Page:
" [P]laintiffs contend that every loader must be a `boss,' trusted with ultimate responsibility for the safe loading of his employer's trucks, if he is to come within the Commission's definition of `loaders.' This interpretation is not warranted by the text of Ex parte No. MC-2, supra, or court decisions interpreting that opinion. What the Commission intended to cover was the physical act of loading freight in a safe manner so that the trucks might be operated safely on the highways. Certainly every workman is responsible for doing his job well, even though his labor may be supervised closely and checked for accuracy by his supervisors. If safety depended upon the supervision and checking of the `boss,' no one could depend upon the safety of trucks that were not so checked. Rather, safety depends upon the efforts of loaders who know what they are doing, who do the job the way it is to be done, and who are responsible for their actions. If, as in the case at bar, their actions directly affect the safety of the trucks they load, they fall within the Commission's definition of `loaders' and are excepted from the overtime provisions of the Fair Labor Standards Act

This interpretation of Ex parte No. MC-2 is consistent with Levinson v. Spector Motor Service, supra, * * *. The employee was exempt whether directing or doing loading; the persons under his supervision were exempt, even though they received directions from him concerning their loading." Mitchell v. Hill & Hill Truck Line, supra, at 466-467.


In Wirtz v. C & P Shoe Corp., 336 F.2d 21, 29 (5 Cir. 1964), the Court indicated that the I.C.C. exception to the FLSA is inapplicable if the employee exercised no discretion in performing the loading operation. However, since we have concluded that, as a matter of fact, all of the plaintiffs in the instant case did exercise some degree of discretion in performing their loading functions, we need not decide what approach we would adopt if it were plainly demonstrable that an employee in fact exercised no discretion whatever in the performance of his duties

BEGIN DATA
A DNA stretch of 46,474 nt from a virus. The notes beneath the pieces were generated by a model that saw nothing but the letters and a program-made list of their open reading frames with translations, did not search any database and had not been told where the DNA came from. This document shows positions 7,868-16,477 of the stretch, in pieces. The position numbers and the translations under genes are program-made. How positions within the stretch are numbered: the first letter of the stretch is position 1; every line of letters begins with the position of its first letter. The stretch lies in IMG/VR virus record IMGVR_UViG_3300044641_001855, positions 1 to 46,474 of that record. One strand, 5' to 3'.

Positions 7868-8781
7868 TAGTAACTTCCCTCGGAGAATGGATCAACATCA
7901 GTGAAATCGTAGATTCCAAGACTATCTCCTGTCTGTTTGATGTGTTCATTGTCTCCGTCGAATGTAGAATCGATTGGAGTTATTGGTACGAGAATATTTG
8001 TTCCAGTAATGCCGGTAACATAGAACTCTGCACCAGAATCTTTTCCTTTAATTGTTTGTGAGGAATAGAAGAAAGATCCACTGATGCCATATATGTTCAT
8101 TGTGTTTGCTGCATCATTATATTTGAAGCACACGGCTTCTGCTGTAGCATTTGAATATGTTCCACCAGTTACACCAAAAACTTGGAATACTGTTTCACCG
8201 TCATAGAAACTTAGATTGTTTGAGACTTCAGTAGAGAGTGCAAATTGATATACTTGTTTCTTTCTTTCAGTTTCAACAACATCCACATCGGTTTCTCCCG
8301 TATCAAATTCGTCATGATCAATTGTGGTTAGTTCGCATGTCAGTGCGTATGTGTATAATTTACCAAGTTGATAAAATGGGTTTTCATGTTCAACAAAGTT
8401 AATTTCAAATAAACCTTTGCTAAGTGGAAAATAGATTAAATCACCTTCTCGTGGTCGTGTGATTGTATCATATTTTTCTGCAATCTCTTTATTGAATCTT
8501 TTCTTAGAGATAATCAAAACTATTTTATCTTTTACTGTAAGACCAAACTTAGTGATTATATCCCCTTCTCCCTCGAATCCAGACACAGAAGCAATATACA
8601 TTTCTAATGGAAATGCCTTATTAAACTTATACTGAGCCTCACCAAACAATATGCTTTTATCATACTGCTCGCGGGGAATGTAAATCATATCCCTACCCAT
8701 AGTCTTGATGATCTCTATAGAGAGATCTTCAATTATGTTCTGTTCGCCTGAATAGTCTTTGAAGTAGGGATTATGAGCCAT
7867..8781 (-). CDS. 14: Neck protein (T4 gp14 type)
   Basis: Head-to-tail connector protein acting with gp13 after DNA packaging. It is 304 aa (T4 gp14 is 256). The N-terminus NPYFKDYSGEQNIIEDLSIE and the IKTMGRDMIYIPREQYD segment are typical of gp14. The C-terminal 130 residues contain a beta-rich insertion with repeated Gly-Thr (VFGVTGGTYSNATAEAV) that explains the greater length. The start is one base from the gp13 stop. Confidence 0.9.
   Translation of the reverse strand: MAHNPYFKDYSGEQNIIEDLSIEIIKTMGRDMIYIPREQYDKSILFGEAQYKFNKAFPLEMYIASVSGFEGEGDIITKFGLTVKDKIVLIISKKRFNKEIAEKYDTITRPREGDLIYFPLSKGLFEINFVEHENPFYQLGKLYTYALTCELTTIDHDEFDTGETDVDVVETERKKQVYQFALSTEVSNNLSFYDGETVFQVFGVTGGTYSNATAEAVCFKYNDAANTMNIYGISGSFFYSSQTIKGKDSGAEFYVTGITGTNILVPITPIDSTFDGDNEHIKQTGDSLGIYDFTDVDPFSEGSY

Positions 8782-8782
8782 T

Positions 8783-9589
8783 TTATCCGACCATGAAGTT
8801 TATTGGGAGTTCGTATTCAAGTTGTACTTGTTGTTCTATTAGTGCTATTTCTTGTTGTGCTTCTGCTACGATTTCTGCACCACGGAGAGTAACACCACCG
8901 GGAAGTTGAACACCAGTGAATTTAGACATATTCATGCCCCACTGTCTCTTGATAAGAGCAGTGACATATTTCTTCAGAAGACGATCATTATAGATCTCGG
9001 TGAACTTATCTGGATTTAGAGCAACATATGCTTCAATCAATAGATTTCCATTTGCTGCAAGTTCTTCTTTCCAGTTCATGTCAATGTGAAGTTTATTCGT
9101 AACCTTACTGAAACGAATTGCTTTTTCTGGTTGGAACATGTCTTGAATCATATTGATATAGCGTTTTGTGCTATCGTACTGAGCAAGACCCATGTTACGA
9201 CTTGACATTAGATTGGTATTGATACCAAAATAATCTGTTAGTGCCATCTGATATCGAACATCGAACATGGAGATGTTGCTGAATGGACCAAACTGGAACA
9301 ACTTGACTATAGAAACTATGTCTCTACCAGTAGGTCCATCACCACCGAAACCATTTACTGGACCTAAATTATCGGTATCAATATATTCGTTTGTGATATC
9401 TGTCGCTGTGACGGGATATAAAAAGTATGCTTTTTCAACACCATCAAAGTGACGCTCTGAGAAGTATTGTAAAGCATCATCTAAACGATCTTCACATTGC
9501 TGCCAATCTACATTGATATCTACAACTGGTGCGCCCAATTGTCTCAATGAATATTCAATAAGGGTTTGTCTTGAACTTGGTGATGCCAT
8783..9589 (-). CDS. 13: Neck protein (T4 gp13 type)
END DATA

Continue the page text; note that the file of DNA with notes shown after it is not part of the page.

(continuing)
The correctness of the district judge's finding that Blankenship worked an average of 60 hours per week after he was placed on a weekly salary is highly questionable. The evidence seems clear that Blankenship was converted to a flat salary because he clocked unnecessary hours when he was paid on an hourly basis by remaining at the freight terminal during those times of the day when there was no work to be done. Blankenship concurred in a reduction of his hours and the parties assumed that his duties could be performed in 50 hours per week. However, the parties made no agreement that Blankenship would be paid more or less salary if the need for his services was more or less than 50 hours per week. The evidence also establishes that after his flat salary was begun Blankenship did not remain at the terminal as long as previously, and took a few hours off each afternoon in the interim between the end of morning loading and the beginning of afternoon loading. But in our view of the case, we need not disturb this finding


The government argues, nevertheless, that all of such weekly wage was allocated by agreement to the work done at [location] 3300, so that the work at [location] 3408 was performed without pay. Therefore, it is contended, the time worked at 3408 was paid for at a rate of $0.00 per hour, or an amount less than the $1.00 minimum requirement

"If the total wage paid to each guard in this case during any given week is divided by the total time he worked that week, the resulting average hourly wage exceeds $1.00 for every week and every guard involved. We believe this is all that is necessary to meet the requirements of § 206(a). The Congressional purpose underlying that section was to guarantee a minimum livelihood to the employees covered by the Act. Payment at intervals shorter than weekly is unusual and is not necessary to enable the employees to meet their customary obligations. Accordingly the Congressional purpose is accomplished so long as the total weekly wage paid by an employer meets the minimum weekly requirements of the statute, such minimum weekly requirement being equal to the number of hours actually worked that week multiplied by the minimum hourly statutory requirement. Hence so long as this weekly requirement is met, § 206(a) is not violated if the parties by agreement treat all of that wage as being paid for part of the work and regard certain other work as done for nothing." United States v. Klinghoffer Bros. Realty Corp., supra, at 490.